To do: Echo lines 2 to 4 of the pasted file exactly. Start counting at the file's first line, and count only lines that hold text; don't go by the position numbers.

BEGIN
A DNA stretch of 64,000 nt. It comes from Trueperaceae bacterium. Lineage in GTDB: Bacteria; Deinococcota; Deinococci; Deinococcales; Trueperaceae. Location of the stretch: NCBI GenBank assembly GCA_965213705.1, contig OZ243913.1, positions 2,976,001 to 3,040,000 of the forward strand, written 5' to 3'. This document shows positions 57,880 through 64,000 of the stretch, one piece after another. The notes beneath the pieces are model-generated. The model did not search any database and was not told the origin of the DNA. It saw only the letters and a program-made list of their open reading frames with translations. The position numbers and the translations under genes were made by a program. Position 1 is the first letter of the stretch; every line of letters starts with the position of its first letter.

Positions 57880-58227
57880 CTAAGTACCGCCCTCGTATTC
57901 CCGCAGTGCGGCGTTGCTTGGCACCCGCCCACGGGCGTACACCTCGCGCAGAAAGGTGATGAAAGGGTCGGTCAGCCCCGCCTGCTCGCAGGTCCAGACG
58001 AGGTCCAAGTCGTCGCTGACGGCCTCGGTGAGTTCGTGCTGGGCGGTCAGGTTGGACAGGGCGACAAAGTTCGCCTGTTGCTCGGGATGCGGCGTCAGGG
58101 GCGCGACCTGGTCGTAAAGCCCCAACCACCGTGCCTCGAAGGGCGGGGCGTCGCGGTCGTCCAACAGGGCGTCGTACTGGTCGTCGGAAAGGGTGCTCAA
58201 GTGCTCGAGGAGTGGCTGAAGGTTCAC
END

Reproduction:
Positions 57880-58227
57880 CTAAGTACCGCCCTCGTATTC
57901 CCGCAGTGCGGCGTTGCTTGGCACCCGCCCACGGGCGTACACCTCGCGCAGAAAGGTGATGAAAGGGTCGGTCAGCCCCGCCTGCTCGCAGGTCCAGACG